Facebook-owned Instagram will soon allow its users to download a copy of all the content they have uploaded on the photo-sharing platform, according to reports.
The announcement comes amid global concerns about the privacy of users’ information on social media platforms and the amount of user data that companies keep.
During the previous weeks, Facebook has allowed its users to download their photos, messages, clicked advertisements and a log of all their activity on the social networking platform since at least 2010. However, Instagram has lacked such feature.
“We are building a new data portability tool,” an Instagram spokesman said via email. The tool will allow users to download data including their photos, videos and messages, he added.
If the tool is launched before May 25, it will help Instagram comply with upcoming European privacy laws that require data portability, technology news website TechCrunch, which first reported the news on Wednesday, said.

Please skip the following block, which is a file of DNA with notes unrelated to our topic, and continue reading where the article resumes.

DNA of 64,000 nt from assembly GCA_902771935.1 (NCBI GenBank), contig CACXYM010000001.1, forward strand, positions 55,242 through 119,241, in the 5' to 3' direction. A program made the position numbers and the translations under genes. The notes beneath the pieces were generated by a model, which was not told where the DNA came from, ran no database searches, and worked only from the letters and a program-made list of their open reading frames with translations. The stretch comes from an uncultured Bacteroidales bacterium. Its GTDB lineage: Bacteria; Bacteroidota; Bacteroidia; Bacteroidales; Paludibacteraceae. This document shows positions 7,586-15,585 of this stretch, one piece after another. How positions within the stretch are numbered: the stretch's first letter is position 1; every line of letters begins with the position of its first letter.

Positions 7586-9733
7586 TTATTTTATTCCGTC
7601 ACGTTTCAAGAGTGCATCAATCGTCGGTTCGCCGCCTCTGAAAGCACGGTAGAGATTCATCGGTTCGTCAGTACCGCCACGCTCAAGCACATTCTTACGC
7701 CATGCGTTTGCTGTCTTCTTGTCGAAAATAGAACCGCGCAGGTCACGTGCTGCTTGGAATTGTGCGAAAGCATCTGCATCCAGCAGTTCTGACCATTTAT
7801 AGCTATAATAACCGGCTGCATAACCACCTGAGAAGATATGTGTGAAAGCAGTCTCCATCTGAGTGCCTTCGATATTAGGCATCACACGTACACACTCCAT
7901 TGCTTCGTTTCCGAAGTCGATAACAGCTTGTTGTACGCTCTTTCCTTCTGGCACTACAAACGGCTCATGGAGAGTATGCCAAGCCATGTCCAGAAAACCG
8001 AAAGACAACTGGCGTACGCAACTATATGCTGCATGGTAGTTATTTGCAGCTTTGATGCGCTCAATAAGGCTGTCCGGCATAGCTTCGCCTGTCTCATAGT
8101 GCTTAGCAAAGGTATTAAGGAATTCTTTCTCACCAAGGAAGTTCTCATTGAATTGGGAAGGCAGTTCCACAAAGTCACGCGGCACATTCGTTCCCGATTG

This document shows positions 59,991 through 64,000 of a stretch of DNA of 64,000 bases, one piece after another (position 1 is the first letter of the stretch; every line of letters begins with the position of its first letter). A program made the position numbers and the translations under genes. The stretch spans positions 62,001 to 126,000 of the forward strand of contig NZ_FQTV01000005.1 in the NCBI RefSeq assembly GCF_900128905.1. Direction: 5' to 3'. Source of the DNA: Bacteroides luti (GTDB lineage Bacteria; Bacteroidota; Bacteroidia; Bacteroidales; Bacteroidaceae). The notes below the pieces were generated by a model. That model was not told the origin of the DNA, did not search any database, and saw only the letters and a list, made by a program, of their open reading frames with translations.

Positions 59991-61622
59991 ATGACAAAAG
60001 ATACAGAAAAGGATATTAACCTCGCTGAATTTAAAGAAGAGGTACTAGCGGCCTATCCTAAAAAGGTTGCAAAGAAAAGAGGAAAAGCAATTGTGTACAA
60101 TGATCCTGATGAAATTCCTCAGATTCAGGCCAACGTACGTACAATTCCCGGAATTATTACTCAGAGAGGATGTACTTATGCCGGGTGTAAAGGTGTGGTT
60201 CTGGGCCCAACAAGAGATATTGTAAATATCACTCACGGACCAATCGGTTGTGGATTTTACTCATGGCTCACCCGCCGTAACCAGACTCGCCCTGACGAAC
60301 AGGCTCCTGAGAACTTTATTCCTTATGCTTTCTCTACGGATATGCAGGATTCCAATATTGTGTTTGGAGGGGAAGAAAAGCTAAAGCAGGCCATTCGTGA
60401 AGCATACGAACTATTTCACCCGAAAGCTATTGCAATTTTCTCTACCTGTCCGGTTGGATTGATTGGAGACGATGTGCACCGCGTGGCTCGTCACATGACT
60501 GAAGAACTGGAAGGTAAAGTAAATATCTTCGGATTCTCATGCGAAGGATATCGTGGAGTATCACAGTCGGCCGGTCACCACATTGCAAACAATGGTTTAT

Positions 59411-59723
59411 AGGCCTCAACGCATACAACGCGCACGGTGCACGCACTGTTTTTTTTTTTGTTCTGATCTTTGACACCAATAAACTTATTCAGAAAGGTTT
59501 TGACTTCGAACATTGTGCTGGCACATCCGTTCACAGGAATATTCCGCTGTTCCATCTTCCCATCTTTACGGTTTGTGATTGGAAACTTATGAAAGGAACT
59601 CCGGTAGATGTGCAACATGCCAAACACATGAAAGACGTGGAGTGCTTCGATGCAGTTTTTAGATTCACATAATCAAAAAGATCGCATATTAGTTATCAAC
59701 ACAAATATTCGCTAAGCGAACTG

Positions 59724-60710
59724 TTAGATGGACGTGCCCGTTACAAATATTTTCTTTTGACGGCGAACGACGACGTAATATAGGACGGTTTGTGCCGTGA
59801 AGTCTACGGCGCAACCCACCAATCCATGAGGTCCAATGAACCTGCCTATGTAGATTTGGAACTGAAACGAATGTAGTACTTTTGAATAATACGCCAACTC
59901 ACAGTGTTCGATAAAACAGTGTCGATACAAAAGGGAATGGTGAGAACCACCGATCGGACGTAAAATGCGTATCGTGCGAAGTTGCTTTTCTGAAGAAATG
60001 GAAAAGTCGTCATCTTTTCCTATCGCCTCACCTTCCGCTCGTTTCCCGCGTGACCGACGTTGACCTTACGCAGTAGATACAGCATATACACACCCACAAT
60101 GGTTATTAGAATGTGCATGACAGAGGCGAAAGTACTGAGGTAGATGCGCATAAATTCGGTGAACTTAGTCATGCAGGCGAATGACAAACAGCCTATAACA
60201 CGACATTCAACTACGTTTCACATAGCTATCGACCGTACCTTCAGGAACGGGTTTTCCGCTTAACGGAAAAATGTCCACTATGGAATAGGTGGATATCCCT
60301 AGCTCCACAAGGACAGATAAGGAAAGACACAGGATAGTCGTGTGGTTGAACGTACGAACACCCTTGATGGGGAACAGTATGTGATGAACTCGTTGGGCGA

Instagram, which has some 800 million users worldwide, did not say when it expects to launch the tool.
In 2012, Facebook bought Instagram, a popular mobile photo-sharing app, for $1 billion in cash and stock.
The social networking giant is currently under scrutiny over Cambridge Analytica data misuse scandal. This week, Facebook CEO Mark Zuckerberg testified in Capitol Hill to answer questions about how that company – which has counted US President Donald Trump’s election campaign among its clients – got hold of data about Facebook users.